From ego to eco mode
The path to a sustainable business model
Mieke Loncke, Marketing & Communication Director BDO Belgium
Short-term financial performance is no longer the only driver of corporate value creation. Companies have more responsibility than ever to create this value with and for all stakeholders. They also face global challenges: climate change, raw material depletion, growing inequalities, etc. At BDO, we want to set an example, be a source of inspiration and act for a sustainable future. How? By offering our customers a range of tools and contributing to the achievement of the United Nations Sustainable Development Goals (SDGs).
A sustainable business model implies creating both profit as well as value, and thus taking into account the impact companies have on society and the planet. Tessy Martens, Sustainability Services Lead at BDO: “In her book on the doughnut economy, British economist Kate Rayworth explains the following: companies must take the social base (everyone must have access to food, water, voting rights, etc.) and environmental limits (pressure on the planet that leads to climate change, loss of biodiversity, air pollution, etc.) into account, if we want the needs of future generations to be met.”
Tessy Martens and Pierre Poncelet represent our Sustainability Centre of Excellence team. Aubry De Pauw focuses on internal awareness, conscientisation and reporting, in collaboration with Michaël Van Cutsem. This duo is supported by an extensive team of sustainability promoters and ambassadors (see box: ‘A multidisciplinary team’). Together, they have a major objective: “accelerate the sustainable transition of companies and creating an ecosystem in line with BDO’s values, paving the way for a stronger economy, a fairer society, and a more sustainable world.”
The transition to sustainability is an ever-changing process for both BDO and its customers.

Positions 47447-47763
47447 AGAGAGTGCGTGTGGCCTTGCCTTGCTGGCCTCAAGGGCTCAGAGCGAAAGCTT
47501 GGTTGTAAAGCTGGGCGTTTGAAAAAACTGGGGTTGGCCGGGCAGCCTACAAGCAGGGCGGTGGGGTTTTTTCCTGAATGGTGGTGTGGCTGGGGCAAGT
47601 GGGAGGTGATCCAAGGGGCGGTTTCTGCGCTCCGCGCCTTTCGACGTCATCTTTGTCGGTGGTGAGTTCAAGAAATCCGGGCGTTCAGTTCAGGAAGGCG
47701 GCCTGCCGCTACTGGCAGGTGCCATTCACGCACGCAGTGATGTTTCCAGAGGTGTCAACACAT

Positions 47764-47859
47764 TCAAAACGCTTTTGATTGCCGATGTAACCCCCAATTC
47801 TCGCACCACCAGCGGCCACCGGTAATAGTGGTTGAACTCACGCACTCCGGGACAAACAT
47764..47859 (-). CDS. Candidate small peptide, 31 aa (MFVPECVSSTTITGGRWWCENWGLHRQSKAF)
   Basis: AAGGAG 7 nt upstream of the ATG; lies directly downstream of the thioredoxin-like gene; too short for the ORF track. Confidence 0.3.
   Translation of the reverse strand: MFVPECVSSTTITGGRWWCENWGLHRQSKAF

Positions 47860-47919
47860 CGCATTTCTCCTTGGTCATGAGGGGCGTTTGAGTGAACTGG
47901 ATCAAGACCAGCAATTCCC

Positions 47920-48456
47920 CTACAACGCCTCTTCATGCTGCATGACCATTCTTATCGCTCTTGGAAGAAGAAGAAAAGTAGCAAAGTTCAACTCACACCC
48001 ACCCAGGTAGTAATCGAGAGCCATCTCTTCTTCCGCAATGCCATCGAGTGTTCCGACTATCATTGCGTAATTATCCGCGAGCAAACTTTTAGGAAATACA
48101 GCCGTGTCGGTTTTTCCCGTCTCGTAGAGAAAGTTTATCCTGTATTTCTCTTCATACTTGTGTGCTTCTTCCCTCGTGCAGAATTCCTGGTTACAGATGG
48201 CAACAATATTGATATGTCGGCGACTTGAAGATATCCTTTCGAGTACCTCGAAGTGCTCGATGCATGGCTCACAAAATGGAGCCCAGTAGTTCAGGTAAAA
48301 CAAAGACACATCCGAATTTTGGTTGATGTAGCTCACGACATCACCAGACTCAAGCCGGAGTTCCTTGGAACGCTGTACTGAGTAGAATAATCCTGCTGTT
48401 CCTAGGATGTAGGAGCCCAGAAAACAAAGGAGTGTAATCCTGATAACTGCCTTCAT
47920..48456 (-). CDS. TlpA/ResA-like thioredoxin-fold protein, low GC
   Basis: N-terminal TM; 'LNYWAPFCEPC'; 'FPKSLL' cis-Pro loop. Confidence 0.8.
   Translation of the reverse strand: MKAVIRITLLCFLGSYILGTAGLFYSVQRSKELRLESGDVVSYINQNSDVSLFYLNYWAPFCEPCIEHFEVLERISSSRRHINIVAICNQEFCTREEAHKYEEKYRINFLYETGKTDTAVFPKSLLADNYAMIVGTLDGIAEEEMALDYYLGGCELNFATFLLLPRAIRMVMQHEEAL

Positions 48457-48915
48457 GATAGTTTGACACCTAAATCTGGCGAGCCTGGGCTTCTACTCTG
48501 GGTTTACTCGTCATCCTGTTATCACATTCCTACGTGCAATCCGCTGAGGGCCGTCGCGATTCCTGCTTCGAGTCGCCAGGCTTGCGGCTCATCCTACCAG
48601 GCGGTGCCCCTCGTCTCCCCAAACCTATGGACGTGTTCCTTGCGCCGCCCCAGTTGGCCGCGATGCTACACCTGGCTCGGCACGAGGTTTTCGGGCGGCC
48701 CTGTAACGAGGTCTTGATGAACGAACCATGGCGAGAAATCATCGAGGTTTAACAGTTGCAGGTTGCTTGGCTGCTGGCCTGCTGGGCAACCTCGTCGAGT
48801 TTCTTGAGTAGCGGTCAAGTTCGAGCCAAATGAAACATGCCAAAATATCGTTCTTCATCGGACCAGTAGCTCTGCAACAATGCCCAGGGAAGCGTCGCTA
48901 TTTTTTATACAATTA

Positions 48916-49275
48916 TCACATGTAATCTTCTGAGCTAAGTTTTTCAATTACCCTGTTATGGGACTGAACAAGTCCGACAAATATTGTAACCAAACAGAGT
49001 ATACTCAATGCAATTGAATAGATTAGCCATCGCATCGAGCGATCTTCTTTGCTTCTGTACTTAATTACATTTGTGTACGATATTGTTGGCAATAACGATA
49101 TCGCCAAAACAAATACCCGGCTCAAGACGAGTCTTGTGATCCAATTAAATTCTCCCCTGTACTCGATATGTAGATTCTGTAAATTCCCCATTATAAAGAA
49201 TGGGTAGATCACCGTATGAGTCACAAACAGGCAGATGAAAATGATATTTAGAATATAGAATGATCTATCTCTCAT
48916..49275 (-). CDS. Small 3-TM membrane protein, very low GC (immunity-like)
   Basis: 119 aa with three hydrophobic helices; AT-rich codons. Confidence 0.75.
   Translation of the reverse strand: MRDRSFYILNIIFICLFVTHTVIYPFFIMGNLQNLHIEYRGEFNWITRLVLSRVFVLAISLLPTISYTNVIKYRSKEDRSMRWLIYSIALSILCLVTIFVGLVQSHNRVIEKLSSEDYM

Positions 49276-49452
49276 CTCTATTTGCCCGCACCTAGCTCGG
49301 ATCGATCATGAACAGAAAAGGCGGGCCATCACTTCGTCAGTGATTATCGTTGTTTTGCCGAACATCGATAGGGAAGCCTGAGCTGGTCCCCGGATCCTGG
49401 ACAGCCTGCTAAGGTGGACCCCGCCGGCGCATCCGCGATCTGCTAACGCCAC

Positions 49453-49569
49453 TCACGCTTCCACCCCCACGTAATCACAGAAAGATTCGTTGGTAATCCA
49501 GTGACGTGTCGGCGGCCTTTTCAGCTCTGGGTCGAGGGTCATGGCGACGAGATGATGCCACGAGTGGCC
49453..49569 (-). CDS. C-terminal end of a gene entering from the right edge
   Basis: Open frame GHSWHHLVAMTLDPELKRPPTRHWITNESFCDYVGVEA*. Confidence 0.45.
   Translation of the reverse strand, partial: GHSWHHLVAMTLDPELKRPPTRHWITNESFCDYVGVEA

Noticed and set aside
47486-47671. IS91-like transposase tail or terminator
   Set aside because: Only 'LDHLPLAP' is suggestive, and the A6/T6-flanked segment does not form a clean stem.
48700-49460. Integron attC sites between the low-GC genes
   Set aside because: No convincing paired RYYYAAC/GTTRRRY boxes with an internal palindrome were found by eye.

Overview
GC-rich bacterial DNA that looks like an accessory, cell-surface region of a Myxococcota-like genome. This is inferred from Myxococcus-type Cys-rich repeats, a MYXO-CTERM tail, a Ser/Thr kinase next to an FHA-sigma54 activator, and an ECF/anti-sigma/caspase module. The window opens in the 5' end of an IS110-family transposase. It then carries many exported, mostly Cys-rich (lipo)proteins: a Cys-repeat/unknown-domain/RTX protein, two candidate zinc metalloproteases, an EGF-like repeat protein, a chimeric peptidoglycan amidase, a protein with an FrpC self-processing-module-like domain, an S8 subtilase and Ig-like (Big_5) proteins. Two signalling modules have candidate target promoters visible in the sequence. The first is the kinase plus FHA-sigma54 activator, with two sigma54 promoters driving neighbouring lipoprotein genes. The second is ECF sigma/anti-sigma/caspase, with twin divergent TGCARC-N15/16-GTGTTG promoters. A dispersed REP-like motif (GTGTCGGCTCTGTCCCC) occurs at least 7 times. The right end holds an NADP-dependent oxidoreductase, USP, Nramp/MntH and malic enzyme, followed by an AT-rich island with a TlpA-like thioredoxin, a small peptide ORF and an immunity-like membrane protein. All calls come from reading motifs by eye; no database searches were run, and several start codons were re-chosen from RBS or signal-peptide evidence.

“It is obviously unrealistic to believe that, as an organisation, we can cover all the dimensions of the sustainability theme,” continues Aubry De Pauw. “So, we are focusing on 7 UN Sustainable Development Goals (SDGs): carbon neutrality, growth & development, employee well-being, inclusive diversity, governance, leadership and responsible partnership. These priority areas are established with our sustainability ambassadors. Together, we determine the areas in which BDO has the greatest impact and identify what is important to our success. The SDGs only become tangible once they are measurable and therefore comparable (via the Environment, Social and Governance model, for example).”
The next step has made it possible to convert our sustainability strategy into a programme composed of concrete short- and long-term actions; a way of indicating the direction BDO wants to take as an organisation and how it will benefit to all stakeholders (internal and external). “This Sustainability Report details our objectives and actions. At the same time, it is a communication instrument designed to raise awareness among employees, customers, suppliers and other stakeholders interested in BDO’s efforts towards a sustainable business model for the future,” explains Aubry De Pauw.